If like me you have watched Dragon’s Den you will be familiar with the phrase “this is a lifestyle business and therefore not an investable proposition”. So what is it that you can do to move your business from a lifestyle to a business that is attractive to investors and other buyers? Making this move will provide you with long-term financial freedom.
I often refer to Robert Kiyosaki on this matter, who describes the self-employed entrepreneur as a person “who owns a job”, and a person who owns a business as someone who “owns a system”. He states that you can only describe yourself as a true business owner if you can leave your company for a year or more and return to find it more profitable and running more efficiently than when you left! I personally wouldn’t go quite as far as to say that, but Kiyoaski’s explanation does make a very clear distinction between those businesses that have successfully scaled their production and those that are limited by the very people who created them!
Process and People
The pain point of being brave enough to put systems, process and people in place to deliver results, always better than you will do single-handedly is, I think the biggest business learning challenge of them all. This is the point at which you move from being a benevolent dictator to a genuine leader, a motivator and a business owner whom no longer makes nor takes part in all the important decisions.
If you find yourself stuck in the first category, as someone who ‘owns’ a job and whose business would simply dissolve if you left it for any period of time, what can you do to redress this balance? (Creating an asset to sell, not an organisation that closes without you present.)
People buy the difference you make.
The first step is to develop products that can be both sold and delivered to market via systems that are managed by people you employ, even in a service-based business where you perhaps have set yourself as the only product.
Ultimately people do not buy you, which may be hard for those with China-sized egos to hear, but they don’t, they buy the difference you make, the outcomes you can help them achieve.
They may also love how you deliver your service and what you personally bring to their whole experience of working with you and your company, but even taking that into account ask yourself ‘what do you currently offer that can be productised, boxed up and sold via a variety of distribution channels and in multiple formats and via multiple media?’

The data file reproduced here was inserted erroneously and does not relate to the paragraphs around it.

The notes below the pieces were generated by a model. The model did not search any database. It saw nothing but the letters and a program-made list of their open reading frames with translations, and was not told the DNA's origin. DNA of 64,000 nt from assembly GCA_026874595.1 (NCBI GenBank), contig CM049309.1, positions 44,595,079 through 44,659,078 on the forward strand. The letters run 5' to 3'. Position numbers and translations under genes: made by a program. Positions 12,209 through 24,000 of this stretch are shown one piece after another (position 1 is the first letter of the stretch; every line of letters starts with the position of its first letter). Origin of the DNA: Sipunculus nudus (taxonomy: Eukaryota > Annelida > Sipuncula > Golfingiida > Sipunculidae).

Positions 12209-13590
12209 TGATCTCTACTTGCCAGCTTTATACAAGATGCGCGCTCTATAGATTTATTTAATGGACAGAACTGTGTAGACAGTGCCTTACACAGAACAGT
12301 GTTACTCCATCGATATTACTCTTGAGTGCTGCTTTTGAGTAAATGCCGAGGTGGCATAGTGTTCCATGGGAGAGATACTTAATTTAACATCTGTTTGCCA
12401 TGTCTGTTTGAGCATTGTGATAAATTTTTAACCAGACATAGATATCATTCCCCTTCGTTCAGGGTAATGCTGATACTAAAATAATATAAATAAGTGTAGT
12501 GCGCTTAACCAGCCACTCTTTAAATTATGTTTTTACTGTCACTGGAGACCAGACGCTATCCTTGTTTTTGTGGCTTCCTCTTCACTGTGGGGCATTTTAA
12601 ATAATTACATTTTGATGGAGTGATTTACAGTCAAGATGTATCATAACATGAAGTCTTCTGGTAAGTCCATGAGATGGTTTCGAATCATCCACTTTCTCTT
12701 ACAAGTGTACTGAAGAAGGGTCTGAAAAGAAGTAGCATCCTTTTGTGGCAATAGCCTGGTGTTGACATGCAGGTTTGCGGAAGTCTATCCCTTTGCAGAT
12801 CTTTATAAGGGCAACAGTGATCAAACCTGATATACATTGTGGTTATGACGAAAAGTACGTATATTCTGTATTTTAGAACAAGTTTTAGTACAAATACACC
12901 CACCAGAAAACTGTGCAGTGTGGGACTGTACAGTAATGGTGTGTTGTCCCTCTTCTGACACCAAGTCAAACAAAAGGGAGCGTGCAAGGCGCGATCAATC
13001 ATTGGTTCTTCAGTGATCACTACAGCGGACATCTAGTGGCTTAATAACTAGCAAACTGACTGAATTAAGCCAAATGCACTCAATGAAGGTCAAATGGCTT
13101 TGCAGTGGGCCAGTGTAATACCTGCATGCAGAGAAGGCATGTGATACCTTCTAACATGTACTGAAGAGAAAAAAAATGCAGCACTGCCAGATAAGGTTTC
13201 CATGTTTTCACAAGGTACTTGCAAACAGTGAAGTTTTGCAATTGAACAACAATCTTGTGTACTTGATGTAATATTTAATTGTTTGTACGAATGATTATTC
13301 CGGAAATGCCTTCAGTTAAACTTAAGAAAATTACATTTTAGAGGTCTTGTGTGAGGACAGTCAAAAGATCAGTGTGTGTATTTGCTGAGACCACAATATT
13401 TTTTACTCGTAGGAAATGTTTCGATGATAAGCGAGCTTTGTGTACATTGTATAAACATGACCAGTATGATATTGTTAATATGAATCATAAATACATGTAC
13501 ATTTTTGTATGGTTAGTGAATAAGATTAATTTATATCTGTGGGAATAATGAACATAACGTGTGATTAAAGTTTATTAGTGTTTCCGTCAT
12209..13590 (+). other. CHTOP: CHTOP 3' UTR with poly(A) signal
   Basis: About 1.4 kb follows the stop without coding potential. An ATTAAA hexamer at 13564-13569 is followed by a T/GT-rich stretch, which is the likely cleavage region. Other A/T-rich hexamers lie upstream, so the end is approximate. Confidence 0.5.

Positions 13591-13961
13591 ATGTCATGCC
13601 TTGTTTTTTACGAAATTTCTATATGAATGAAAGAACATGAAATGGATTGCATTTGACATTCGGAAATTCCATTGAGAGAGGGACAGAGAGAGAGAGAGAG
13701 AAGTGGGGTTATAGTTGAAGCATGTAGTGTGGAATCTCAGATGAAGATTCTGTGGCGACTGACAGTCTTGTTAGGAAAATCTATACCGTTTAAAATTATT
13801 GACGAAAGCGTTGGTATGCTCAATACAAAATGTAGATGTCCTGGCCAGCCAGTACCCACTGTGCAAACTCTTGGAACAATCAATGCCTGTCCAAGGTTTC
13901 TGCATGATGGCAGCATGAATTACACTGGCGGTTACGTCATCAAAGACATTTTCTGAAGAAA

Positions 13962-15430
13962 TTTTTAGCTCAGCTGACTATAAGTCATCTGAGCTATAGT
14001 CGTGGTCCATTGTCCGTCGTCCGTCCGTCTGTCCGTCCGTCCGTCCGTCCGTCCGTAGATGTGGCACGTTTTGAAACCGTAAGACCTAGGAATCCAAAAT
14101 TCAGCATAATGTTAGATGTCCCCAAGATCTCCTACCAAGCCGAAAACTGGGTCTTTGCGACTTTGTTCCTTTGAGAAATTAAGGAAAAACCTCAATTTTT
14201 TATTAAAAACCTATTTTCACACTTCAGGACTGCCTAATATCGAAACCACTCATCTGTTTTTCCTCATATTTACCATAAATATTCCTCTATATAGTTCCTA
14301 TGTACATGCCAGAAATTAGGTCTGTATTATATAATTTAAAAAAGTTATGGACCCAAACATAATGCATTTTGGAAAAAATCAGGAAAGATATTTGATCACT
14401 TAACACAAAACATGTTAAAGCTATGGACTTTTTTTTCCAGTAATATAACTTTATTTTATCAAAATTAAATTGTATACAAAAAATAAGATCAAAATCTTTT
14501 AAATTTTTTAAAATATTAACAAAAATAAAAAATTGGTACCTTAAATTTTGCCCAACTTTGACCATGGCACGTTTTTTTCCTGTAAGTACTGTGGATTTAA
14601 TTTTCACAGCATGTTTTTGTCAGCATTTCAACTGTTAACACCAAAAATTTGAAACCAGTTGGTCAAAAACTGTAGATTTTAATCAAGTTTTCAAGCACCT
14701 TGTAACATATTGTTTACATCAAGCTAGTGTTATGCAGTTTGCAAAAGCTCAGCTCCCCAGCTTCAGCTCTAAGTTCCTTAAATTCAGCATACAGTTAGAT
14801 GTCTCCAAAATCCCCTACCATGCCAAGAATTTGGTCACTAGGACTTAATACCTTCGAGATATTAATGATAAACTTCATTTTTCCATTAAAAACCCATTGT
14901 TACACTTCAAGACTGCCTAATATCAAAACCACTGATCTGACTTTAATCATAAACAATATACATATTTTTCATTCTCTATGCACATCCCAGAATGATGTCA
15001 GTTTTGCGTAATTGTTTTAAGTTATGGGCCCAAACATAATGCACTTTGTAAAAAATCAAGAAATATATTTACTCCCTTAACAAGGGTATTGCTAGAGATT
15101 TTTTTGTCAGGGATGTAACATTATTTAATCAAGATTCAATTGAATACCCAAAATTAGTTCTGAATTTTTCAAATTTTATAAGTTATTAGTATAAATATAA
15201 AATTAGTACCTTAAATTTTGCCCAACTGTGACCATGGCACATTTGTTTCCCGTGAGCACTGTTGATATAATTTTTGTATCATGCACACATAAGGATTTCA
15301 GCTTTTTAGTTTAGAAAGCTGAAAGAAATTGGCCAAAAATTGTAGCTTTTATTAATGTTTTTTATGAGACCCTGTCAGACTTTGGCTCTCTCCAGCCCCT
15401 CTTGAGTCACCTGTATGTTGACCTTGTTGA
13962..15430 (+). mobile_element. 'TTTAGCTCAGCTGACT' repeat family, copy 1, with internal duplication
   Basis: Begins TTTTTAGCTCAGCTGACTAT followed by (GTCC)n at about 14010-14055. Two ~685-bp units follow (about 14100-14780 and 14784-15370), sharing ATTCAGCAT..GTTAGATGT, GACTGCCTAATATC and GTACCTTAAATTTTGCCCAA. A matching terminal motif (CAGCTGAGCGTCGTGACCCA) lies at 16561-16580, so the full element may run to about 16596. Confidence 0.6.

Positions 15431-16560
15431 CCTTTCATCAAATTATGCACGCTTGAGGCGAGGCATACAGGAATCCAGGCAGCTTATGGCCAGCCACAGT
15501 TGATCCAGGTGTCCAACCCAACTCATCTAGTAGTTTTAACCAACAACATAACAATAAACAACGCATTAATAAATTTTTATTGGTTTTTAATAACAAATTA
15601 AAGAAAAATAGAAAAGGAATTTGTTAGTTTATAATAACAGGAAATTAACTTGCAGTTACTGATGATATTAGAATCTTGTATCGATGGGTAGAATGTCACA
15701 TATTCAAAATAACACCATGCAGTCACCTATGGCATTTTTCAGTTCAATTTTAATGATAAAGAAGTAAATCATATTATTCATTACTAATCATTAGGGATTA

Answer that question, and it may just unlock the potential scalability and potential sale-ability of your business. I bet it’s obvious and staring you right in the face! Now your only job is to harness it to embrace difficult habit changes and to take it to market.
Lead oneself first, then empower others.
What defines a successful leader? It’s a question I often ask and get asked, and it has a multitude of answers; however one aspect that everyone always agrees on is that an effective leader is defined by what they do – how they behave, as opposed to what they say or promise.
I define this as ‘leadership inside out’; you have to be able to lead yourself first, taking full responsibility and control of your beliefs, thoughts, actions and ultimately your outcomes, before you have any hope of influencing others and gaining respect and followers.
Leadership has nothing to do with job titles, in my opinion titles are pointless, or has a thing to do with the perceived level of personal or professional success or even rank. We’ve all probably had a poor subordinate experience under a terrible leader; yet we find ourselves drawn to the opinions, beliefs and requests of others who hold no ‘official’ authority.
So how do you lead from the inside out? For me this begins and ends with ‘emotional control’. By this I mean pro-actively choosing your beliefs, emotions and the meanings you associate with your choices. These will all ultimately affect your behaviour, which is even more prevalent when faced with other people’s behaviour, crisis situations, criticism, stress or outcomes that you could never have predicted – this is when your leadership ability is truly tested, and to succeed in these situations you need to remain in control of your emotions.
When the now famous Captain Chesley Sullenberger (Sully to his friends) calmly landed his stricken US Airways Flt 1549 on the Hudson on January 15, 2009, successfully saving the lives of all 155 on board, the media-shy hero described how, when faced with the insurmountable challenge that presented itself, he had to find the internal strength to overcome his own fears and an all-consuming need to vomit, in order to focus on the task in hand.
Hopefully you or I will never have to face such a momentous challenge to our leadership ability, but by constantly reminding ourselves that our only true choice is choosing how we respond to the people and events around us, we continuously develop our leadership ability that allows us to acquire the followers and respect required to enhance our success and the success of those we help and support.